MOVIE REVIEW: MIRACLE IN CELL NO. 7 (2019)

Warning: Spoilers Ahead.

The Turkish movie, Miracle in Cell No.7 is based on a 2013 South Korean drama of the same name and was released on October 10, 2019. Although both movies bear the same title, there are significant differences in their respective plots.

The drama centres around the relationship between a six-year old girl and her mentally challenged father, who was accused of murdering the daughter of a Lieutenant Colonel. Aras Bulut Iynemli, who played Memo and Nisa Sofiya Aksongur, who played Ova seemed to portray an unbreakable bond despite the dicrimination by her peers at school. Her dream of getting a red Heidi bag was crushed when Seda’s father, the Commander, purchased the bag and struck Memo, who wanted to make his daughter happy by all means. While herding his flock of sheep on the rocks, he came across little children playing and then, of course, they mocked him and it pretty much seemed like he enjoyed it (not consciously though). In a bid to get the backpack from the little girl, she tripped, hit her head on a rock and fell into the lake. Memo was greatly alarmed and restless and in a bid to wake her up from “death” with her lifeless body in his arms, he was accused of her murder. He was sentenced to death under Article 450, Paragraph 3 and 4 of the Turkish Criminal Law after so much torture commissed by Lieutenant Colonel Faruk, Seda’s father.

While in the prison yard, he saved the life of Askorozlu, the most dreaded prisoner who was attacked by a supposed prisoner of fate. Askorozlu was the only one that could make demands from the guards which would be granted and to repay Memo, he arranged to bring Ova to see her father. Not only were the other inmates convinced that Memo had a mental problem even when the hospital said he was sane, they were also convinced that he was innocent of the charges against him.

The character of Memo was not only weird but also lovable. He had the ‘brain of a pea’, as he was described by Askorozlu. He played with birds, named his flock of sheep with human names, ran about like a little child, cried like a little child, even talked like a little child!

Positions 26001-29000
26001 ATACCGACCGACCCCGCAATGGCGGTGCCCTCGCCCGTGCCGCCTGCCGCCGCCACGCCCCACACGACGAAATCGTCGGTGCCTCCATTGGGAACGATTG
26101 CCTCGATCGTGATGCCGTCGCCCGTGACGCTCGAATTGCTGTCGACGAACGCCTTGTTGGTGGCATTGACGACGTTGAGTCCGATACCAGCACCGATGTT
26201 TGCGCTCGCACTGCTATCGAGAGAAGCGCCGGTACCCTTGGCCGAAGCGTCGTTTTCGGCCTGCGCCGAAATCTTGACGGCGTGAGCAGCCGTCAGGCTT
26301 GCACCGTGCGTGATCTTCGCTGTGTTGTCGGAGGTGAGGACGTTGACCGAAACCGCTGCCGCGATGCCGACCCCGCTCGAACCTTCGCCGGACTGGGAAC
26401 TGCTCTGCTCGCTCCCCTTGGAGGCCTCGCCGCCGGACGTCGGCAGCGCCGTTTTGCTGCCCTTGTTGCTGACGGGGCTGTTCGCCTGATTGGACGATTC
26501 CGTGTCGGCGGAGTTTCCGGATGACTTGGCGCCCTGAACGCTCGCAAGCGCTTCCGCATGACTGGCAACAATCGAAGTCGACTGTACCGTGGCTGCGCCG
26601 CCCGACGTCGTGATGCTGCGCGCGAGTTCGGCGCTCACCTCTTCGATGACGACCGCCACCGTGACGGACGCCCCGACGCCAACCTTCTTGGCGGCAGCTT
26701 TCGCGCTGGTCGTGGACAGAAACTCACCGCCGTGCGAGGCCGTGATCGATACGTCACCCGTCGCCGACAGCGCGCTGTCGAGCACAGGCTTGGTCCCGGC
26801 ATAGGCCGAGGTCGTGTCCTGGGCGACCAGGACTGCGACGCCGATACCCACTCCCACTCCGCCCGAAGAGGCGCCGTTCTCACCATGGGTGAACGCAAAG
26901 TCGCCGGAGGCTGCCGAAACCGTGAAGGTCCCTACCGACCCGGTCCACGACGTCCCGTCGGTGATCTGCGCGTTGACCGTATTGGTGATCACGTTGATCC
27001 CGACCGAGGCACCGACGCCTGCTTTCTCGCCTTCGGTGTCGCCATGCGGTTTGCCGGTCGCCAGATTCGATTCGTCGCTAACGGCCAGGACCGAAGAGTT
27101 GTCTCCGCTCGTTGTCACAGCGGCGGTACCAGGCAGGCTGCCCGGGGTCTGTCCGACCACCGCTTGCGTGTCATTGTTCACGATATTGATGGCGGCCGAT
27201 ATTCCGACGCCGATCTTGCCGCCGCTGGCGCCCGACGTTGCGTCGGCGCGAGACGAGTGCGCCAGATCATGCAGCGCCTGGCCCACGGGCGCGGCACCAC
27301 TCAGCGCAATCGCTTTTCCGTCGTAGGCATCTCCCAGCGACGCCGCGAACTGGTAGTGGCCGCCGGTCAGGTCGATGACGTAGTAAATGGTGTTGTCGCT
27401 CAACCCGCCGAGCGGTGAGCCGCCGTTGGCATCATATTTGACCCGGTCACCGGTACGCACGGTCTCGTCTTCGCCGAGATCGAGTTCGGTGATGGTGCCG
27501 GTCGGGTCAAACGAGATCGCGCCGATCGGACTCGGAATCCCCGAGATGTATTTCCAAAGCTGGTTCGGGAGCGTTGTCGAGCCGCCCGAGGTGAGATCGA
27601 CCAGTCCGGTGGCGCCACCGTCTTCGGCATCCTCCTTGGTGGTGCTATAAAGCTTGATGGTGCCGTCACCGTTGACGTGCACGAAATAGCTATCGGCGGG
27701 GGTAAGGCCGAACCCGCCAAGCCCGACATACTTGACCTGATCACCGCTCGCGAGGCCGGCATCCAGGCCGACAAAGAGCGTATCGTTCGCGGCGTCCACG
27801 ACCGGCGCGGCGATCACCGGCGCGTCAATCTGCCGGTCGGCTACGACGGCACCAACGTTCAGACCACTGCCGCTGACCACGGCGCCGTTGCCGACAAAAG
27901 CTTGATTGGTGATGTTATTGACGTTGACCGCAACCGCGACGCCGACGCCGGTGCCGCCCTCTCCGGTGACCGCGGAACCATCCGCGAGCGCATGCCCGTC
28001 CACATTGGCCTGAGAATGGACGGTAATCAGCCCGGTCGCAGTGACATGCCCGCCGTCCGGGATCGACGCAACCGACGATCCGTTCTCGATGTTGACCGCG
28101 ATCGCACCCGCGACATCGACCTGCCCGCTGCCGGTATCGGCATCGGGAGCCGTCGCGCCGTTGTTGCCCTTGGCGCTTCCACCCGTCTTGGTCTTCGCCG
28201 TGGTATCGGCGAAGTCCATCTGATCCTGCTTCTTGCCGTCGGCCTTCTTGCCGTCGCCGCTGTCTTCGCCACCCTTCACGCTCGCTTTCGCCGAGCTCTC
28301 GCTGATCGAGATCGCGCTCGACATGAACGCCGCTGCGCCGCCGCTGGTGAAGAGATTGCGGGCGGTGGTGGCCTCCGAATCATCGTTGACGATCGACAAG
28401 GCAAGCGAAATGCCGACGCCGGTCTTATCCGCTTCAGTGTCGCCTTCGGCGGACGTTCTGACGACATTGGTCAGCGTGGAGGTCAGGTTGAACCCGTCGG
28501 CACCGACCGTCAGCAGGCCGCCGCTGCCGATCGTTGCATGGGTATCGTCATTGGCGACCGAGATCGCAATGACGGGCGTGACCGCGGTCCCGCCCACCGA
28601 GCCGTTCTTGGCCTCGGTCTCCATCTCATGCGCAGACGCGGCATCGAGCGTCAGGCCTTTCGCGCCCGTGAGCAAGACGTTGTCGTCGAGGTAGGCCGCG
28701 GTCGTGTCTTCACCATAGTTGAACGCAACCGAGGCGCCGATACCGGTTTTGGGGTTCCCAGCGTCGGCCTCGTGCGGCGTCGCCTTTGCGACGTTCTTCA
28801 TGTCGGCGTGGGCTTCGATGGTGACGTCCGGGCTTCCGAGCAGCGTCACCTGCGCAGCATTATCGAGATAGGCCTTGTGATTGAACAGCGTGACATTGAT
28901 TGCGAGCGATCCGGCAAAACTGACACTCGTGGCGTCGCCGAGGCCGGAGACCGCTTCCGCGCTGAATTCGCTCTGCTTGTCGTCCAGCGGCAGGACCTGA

I was really moved in the scenes where he was not allowed to see his daughter, while they kept on screaming the names of each other. When they finally met, I could see that a hole was filled, he was revived again, so much tears of joy and love in the air. This movie has shown that genuine affection for a loved one cannot be broken. I was furious when the commander shot the only witness that could have saved Memo’s life; it was obvious that he was bent on killing Memo probably because of Memo’s earlier harmless confrontation with the commander. The glitch I had with this movie was the part where a certain prisoner was always looking at a tree which many would call a stain on the wall. Those scenes were unnecessary and I had to go back to get his point on many occasions. His role was realized at the end of the movie and that is where the miracle took place.

The sound of the movie was really commendable: the chirping of birds, barking dog, the voice of a nightingale, the sounds of blows and slaps thrown at Memo amongst other captivating moments. I would say that my favorite character was Ova. A brave and courageous six-year old, unashamed of the mental state of her dad. Her ability to keep calm when her grandma died was also challenging to me. All she wanted was for her dad to come home and she went the extra mile both to see him and also to ensure his release by meeting the deserter.

This is a very heart-warming movie that everyone should/must see. It is rated 16, by the way. Ensure you get a box of tissues ready because tears shall flow like living waters.

Enjoy!

Written By Doreen Amarachi Nwankwo.

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